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    Education publisher, which is in the process of selling off the Financial Times, blames ‘challenging’ market as it suffers biggest share price fall since 1987

    Pearson suffered its biggest share slump in decades on Wednesday as the education publisher’s stock price crashed almost 16% after issuing a full-year profits warning.

    Pearson, which is in the process of selling off the Financial Times and its stake in the Economist, saw its biggest share price fall since the stock market crash of 1987.

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    Former chief executive of pharmaceutical giant Eli Lilly to take over from Glen Moreno at global education company

    Pearson has appointed Sidney Taurel, the former chief executive of pharmaceutical giant Eli Lilly, as its new chairman.

    Taurel, who is also a board director at IBM and McGraw Hill Financial, will takeover as non-executive chairman of the parent of the Financial Times on 1 January.

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    Sale marks end of an era for former FT owner as it exits newspaper publishing business after selling its stake to Russian entrepreneur

    Pearson, which recently agreed to offload the Financial Times, and the publisher of the Wall Street Journal have sold off their stakes in Russian business newspaper Vedomosti.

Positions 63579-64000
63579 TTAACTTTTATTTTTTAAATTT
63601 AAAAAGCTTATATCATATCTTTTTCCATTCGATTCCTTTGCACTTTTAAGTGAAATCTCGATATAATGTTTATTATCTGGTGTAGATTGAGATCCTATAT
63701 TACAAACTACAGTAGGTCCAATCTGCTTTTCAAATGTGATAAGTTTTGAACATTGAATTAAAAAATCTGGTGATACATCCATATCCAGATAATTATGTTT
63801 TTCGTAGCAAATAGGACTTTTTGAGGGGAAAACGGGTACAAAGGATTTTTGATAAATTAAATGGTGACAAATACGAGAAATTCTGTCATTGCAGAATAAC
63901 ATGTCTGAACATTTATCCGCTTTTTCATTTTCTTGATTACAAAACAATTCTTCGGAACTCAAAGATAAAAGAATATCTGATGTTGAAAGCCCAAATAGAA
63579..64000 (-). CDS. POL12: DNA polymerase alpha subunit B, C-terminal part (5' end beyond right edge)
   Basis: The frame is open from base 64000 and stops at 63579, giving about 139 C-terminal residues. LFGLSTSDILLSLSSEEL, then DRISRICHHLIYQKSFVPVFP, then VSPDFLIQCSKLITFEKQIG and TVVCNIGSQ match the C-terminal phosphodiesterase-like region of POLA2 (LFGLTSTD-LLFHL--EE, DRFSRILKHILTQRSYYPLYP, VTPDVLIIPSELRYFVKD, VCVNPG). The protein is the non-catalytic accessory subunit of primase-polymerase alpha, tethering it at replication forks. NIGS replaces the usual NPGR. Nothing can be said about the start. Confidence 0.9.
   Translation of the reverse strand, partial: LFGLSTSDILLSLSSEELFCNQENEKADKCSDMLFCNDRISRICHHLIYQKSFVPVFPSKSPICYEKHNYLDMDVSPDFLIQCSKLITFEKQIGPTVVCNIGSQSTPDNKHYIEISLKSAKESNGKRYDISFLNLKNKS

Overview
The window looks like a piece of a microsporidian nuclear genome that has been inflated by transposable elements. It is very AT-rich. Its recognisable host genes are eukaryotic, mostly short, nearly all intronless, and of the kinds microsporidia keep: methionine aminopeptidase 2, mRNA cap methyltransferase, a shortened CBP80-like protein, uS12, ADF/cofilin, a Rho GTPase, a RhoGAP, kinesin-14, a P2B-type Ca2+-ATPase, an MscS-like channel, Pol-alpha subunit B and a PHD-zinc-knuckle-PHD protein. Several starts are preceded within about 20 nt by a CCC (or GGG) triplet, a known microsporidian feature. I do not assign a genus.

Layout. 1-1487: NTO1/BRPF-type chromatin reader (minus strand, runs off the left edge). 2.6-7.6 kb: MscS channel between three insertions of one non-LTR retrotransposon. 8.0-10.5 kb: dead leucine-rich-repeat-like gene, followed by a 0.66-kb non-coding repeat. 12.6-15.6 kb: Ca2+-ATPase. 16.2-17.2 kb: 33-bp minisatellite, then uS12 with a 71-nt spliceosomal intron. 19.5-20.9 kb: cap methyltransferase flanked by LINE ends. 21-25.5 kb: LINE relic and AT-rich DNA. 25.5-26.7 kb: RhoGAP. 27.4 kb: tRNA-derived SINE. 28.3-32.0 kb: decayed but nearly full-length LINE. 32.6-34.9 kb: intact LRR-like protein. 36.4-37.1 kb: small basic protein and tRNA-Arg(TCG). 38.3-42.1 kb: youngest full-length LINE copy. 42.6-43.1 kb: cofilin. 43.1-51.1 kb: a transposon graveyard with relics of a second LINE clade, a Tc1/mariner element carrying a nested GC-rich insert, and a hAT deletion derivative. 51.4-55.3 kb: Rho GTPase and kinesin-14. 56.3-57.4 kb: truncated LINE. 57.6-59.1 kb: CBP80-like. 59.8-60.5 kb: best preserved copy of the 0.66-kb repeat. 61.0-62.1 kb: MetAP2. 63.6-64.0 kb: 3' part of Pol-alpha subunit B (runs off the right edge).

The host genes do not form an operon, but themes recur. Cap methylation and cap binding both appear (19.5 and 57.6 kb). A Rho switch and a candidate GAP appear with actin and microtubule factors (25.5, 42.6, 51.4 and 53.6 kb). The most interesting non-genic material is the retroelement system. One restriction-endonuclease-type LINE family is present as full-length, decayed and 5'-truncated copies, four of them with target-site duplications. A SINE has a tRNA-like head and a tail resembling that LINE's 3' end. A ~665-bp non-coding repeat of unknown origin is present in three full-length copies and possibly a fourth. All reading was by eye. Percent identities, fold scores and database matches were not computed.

For Pearson the sale represents its final move out of newspaper publishing, having already sold its 50% stake in the Economist and just weeks from completing a deal for Nikkei to takeover the FT, although it still owns a minority stake in book publisher Penguin Random House.

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    World’s biggest education publisher aims to make £350m in cost savings by the end of 2017

    Pearson is to cut 4,000 jobs after issuing its second profit warning in three months.

    The world’s biggest education publisher said it aimed for annual savings of £350m by the end of 2017 and it would end its long-held policy of increasing its dividend each year.

    Related: Pearson shares slide after profits warning

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    Zanny Minton Beddoes on new owners, battling Brexit, and making a 173-year-old title work online

    Zanny Minton Beddoes’ office may have a worn and old-fashioned feel, indeed it wouldn’t be surprising if it turned out it hasn’t had a makeover since the Economist’s arrival in 1964, but she couldn’t be more focused on the shiny digital future.